But, amongst all that hubbub, he lost one significant fan: Besha Rodell of LA Weekly, who made a point of expressing her disdain for Ramsay's newfound celebrity status when reviewing his restaurant Fat Cow in Los Angeles' The Grove shopping center.

In short, she accused the once-esteemed British chef of becoming a sell-out, pointing to everything from his "bad, pandering," TV shows to his recent affinity for Botox. Nothing suffered more, she alleged, than the quality of the food with his name on it. Even by mall fare standards, she wrote, Fat Cow was a big disappointment. She picked many of the individual dishes apart for their terribleness (including a ceviche that looked "like a science experiment gone wrong") but overall, her true beef was that Ramsay had allowed fame to destroy his culinary street cred. For her, that was "the real reason this restaurant is more offensive than the sum of its not-very-good parts."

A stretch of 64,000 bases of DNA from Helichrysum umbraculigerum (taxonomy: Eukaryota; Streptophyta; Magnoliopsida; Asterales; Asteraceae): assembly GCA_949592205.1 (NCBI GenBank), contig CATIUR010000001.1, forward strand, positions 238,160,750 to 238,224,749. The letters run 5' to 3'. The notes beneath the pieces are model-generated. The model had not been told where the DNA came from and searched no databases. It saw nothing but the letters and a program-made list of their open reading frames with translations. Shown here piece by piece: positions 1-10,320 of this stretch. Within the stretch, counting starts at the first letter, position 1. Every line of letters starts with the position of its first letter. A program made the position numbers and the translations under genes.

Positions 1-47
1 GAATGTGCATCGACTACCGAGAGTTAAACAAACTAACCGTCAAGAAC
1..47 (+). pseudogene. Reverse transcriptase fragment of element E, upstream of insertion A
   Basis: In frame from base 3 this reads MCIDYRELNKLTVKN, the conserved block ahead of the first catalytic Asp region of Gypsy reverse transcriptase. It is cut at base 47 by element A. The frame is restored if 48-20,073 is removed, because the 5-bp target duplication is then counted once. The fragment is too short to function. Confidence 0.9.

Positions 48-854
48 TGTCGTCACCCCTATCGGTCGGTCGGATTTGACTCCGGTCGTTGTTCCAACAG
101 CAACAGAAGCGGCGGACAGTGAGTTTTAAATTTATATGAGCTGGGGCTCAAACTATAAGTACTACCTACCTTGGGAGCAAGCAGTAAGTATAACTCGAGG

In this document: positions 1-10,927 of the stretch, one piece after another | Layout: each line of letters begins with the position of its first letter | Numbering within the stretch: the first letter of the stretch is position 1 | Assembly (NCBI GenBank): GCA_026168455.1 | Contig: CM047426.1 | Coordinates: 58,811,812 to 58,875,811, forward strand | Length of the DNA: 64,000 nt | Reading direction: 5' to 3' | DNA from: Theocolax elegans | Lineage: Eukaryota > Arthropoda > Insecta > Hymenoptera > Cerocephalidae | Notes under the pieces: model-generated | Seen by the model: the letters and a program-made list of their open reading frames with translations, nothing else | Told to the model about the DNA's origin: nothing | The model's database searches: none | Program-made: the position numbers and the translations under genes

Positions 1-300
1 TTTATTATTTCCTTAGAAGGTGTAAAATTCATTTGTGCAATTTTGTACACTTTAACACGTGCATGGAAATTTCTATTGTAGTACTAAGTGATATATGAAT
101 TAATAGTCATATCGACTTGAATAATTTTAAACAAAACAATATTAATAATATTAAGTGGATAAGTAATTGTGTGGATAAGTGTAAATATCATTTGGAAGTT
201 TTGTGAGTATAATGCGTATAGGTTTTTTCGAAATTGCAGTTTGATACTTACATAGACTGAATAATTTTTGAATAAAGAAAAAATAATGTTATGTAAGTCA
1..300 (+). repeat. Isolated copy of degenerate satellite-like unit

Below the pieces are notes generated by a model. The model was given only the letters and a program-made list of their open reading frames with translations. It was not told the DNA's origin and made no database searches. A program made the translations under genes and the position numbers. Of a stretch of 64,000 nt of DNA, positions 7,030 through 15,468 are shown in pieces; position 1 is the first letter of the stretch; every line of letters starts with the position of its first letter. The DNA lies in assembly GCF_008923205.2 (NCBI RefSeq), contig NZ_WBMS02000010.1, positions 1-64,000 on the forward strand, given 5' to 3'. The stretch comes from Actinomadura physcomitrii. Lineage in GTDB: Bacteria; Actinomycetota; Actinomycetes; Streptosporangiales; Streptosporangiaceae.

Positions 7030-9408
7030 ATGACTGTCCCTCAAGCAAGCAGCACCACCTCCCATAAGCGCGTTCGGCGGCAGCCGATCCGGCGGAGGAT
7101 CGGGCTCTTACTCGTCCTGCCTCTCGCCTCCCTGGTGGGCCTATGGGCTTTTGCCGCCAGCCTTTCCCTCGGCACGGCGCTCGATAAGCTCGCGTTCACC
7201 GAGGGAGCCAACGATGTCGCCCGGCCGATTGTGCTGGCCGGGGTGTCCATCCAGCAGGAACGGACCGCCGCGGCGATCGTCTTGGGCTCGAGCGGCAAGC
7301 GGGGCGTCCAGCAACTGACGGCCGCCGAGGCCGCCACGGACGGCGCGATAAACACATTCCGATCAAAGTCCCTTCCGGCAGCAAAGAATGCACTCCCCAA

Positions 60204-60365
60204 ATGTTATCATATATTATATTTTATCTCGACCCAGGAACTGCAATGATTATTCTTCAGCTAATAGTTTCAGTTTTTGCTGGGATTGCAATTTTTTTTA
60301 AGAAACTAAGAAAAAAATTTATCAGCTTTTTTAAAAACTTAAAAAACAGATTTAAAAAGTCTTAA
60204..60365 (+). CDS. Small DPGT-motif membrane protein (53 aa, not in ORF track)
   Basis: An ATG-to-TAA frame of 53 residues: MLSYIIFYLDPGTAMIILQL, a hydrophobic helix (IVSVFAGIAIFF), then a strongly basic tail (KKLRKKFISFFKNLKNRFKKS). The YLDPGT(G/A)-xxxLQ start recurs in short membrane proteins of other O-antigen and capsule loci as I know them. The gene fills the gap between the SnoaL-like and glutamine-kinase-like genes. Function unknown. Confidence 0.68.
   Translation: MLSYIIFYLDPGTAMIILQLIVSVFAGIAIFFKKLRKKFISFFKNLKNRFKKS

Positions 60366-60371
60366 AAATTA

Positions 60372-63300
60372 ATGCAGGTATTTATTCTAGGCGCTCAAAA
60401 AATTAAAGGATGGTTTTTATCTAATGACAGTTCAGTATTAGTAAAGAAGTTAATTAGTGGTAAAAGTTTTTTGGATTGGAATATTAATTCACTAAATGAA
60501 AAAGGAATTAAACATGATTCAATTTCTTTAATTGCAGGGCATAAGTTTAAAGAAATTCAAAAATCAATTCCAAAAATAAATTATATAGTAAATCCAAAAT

Giada De Laurentiis burst into tears

A surefire way to make Giada De Laurentiis start crying? Pick on her chicken cacciatore. 

Actually, the cacciatore was just one of several dishes that critic Pete Wells of the New York Times found less than average during a 2014 visit to De Laurentiis's eponymous Las Vegas restaurant. Wells' disproving words apparently hurt her feelings so much that De Laurentiis, normally quick to flash a toothy smile while tossing her hair (and a bowl of pasta) on TV, shed tears. Speaking to the Eater Upsell podcast years later, she confessed that she had spent "two days bawling my eyes out," over Wells' review. "It was not pretty."